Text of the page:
Make sure you poll your employees about their wishes if your company is implementing a big change. During the pandemic, many workers did not like the forced nature of working from home. If they have a say, they are more likely to buy into the idea, even if they don’t get their ideal work situation. When it comes to a hybrid model, there are many different work schedules to consider: week by week (one week in the office, one week remote), synchronized schedule (people share office spaces and only a few people are in the office on a given day) and choice (employees can choose between the office or remote).
Question 4: Are there times when everyone can meet?
An advantage to fully remote work is that you can bring in talent from multiple states or countries. The disadvantage is that communication can be more challenging with different time zones. There are two things to consider here: 1) making sure that employees have the tools they need to work independently on their own time and 2) embracing asynchronous communication, which is that you cannot expect your employees to respond immediately. Do make it clear what the communication expectations are, though (e.g. emails are answered within 24 hours, calls within 4 hours, etc.).
Question 5: Do you have the IT, cybersecurity, and online community tools needed to be partially or fully remote?
Give your employees tools to collaborate (applications like Zoom, Miro, Google docs/Microsoft Word docs in OneDrive, etc.). This will enhance teamwork, potentially even more than the in-person atmosphere did.
Question 6: What do you need to be compliant?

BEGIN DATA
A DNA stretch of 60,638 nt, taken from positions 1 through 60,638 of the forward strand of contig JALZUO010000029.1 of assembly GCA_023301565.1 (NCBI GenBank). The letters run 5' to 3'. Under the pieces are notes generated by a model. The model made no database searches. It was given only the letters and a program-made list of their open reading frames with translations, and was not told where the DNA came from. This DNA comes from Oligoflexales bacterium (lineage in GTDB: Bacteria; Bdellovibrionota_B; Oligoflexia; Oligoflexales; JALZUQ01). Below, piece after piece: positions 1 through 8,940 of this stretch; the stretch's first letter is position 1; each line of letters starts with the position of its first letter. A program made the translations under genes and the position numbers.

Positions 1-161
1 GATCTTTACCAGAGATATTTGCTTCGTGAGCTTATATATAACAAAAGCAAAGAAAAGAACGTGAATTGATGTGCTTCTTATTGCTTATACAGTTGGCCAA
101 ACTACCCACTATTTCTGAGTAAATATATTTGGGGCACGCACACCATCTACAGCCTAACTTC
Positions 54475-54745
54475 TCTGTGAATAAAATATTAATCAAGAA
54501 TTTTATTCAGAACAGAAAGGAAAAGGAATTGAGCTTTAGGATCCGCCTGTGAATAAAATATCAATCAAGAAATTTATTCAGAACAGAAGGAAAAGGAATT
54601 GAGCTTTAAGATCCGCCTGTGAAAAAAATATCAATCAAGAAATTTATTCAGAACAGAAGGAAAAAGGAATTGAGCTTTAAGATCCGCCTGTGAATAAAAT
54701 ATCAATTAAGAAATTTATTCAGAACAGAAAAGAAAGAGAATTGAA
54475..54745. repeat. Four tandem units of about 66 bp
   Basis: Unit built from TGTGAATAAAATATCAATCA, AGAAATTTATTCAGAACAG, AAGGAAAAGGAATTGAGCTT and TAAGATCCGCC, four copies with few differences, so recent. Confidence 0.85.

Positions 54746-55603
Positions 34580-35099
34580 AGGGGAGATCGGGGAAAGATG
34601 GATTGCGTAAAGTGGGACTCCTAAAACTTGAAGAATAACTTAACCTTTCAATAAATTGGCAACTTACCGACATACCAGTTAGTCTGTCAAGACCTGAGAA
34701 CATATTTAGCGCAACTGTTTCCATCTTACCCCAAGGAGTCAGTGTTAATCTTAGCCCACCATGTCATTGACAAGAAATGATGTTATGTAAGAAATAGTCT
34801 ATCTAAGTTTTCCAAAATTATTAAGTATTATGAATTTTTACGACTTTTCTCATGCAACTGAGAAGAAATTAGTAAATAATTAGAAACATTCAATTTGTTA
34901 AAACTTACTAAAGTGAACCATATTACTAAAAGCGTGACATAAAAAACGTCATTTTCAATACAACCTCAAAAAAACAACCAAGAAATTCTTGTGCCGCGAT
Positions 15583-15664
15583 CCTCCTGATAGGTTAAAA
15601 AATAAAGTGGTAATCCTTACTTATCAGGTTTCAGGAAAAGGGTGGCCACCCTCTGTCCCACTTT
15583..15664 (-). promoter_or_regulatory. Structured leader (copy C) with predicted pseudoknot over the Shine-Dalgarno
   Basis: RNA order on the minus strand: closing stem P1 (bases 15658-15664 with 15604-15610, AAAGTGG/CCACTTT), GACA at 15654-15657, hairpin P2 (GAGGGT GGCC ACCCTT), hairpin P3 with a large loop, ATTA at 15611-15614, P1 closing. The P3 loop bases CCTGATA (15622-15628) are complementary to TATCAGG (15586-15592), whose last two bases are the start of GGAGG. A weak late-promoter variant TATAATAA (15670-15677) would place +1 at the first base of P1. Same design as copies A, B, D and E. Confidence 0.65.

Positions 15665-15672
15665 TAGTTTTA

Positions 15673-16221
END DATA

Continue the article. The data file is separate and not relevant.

You must pay taxes to the state in which the work is performed, so this gets tricky if you have employees in many different states. For certain corporations and LLCs, you may need to apply for foreign qualification to do business in the states your employees are in.A permit could be required for each employees’ home occupation, although this mostly applies to governmental agencies. “Tax nexus” may come up if you have a tax presence os are “doing business” in another state.
This could include sales, income or other tax types. Classify your workers as independent contractors (if they and their job duties qualify) to reduce payroll taxes and other labor costs. A couple other imperatives are workers’ compensation and unemployment insurance. Cybersecurity is also a good idea in order to prove you have kept data private and secure. Since everyone has their own phones and laptops, it is important that servers are online and secure (such as Google confidential emails, Microsoft 360 and DropBox). A password keeper such as LastPass is also important to share within the company yet keep passwords complex enough to be hacker-proof.